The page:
Altering Conidial Dispersal of Alternaria solani by Modifying Microclimate in Tomato Crop Canopy


Early blight of tomato caused by Alternaria solani, is responsible for severe yield losses in tomato. The conidia survive on soil surface and old dry lower leaves of the plant and spread when suitable climatic conditions are available. Macroclimatic study reveals that highest inoculum concentration of Alternaria spores appeared in May 2012 to 2013 and lowest concentration during January 2012 to 2013. High night temperature positively correlated and significantly (P < 0.01) involved in conidial spore dispersal and low relative humidity (RH) displayed significant (P < 0.05) but negative correlation with conidial dispersal. The objective of the study was to modify microclimatic conditions of tomato crop canopy which may hamper conidial dispersal and reduce disease severity. We evaluated effect of marigold intercropping and plastic mulching singly and in consortia on A. solani conidial density, tomato leaf damage and microclimatic parameters as compar to tomato alone (T). Tomato-marigold intercropping-plastic mulching treatment (T + M + P) showed 35-39% reduction in disease intensity as compared to tomato alone. When intercropped with tomato, marigold served as barrier to conidial movement and plastic mulching prevented evapotranspiration and reduced the canopy RH that resulted in less germination of A. solani spores. Marigold intercropping and plastic mulching served successfully as physical barrier against conidial dissemination to diminish significantly the tomato foliar damage produced by A. solani.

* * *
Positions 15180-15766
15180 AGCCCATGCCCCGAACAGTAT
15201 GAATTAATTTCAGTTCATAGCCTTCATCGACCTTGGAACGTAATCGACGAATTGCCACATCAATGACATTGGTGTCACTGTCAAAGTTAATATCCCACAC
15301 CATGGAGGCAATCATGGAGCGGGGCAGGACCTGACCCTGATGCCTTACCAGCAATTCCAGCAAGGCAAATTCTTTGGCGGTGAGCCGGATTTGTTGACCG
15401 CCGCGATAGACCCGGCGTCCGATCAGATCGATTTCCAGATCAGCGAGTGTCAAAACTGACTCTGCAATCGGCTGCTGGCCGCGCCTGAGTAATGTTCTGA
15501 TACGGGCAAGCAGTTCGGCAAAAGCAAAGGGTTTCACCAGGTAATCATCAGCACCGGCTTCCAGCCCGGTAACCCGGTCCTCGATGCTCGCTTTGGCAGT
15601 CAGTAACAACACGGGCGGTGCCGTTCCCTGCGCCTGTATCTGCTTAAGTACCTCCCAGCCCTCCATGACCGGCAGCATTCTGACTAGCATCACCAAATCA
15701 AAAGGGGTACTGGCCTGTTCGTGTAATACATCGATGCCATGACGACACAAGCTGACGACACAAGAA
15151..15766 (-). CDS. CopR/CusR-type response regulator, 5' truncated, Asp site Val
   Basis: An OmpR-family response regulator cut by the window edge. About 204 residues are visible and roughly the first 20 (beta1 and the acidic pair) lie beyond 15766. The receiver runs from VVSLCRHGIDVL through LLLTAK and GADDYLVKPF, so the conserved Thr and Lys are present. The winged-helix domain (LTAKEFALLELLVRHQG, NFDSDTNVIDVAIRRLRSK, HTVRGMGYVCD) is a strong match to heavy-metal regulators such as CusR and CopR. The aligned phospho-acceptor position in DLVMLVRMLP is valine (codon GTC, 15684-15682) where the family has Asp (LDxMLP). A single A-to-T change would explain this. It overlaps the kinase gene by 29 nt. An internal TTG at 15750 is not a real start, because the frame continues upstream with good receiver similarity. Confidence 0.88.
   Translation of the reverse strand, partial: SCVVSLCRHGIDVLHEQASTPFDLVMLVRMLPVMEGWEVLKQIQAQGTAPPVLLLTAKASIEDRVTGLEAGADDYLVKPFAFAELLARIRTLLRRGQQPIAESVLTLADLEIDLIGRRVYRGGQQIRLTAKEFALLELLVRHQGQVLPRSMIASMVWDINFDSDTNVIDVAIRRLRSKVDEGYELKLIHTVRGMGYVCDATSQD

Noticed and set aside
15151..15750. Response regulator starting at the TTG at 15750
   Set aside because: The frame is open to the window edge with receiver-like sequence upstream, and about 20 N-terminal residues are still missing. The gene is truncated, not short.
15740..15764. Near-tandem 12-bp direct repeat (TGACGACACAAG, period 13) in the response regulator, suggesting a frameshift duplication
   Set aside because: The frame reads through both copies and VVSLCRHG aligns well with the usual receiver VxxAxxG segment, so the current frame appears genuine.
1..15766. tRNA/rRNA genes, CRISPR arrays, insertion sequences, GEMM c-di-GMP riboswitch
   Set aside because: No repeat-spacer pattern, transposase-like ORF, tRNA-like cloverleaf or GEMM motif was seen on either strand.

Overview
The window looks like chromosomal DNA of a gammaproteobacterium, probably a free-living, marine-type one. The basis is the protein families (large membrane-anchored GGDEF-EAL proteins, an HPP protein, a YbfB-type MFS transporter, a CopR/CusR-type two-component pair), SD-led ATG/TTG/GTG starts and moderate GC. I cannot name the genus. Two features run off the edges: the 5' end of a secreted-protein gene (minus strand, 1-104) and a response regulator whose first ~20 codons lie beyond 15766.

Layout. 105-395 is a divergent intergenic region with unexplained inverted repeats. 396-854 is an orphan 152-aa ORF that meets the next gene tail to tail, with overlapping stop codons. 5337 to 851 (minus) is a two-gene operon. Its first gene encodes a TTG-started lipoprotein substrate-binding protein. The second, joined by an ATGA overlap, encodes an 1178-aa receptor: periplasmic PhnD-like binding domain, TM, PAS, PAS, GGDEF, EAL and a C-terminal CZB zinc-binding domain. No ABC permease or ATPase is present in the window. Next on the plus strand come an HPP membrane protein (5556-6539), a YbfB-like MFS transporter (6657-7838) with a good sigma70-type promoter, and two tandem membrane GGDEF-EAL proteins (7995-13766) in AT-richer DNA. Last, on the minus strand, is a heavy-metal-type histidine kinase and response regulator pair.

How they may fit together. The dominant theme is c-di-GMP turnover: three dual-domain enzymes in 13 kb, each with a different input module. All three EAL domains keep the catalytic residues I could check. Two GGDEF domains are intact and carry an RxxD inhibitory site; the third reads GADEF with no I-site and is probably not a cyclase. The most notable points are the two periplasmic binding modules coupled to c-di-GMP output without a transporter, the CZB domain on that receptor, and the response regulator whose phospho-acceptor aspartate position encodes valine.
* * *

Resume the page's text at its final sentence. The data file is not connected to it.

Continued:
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@inproceedings{Jambhulkar2016AlteringCD, title={Altering Conidial Dispersal of Alternaria solani by Modifying Microclimate in Tomato Crop Canopy}, author={Prashant Prakash Jambhulkar and Nitiprasad N. Jambhulkar and Madanlal Meghwal and Gauri Shankar Ameta}, booktitle={The plant pathology journal}, year={2016} }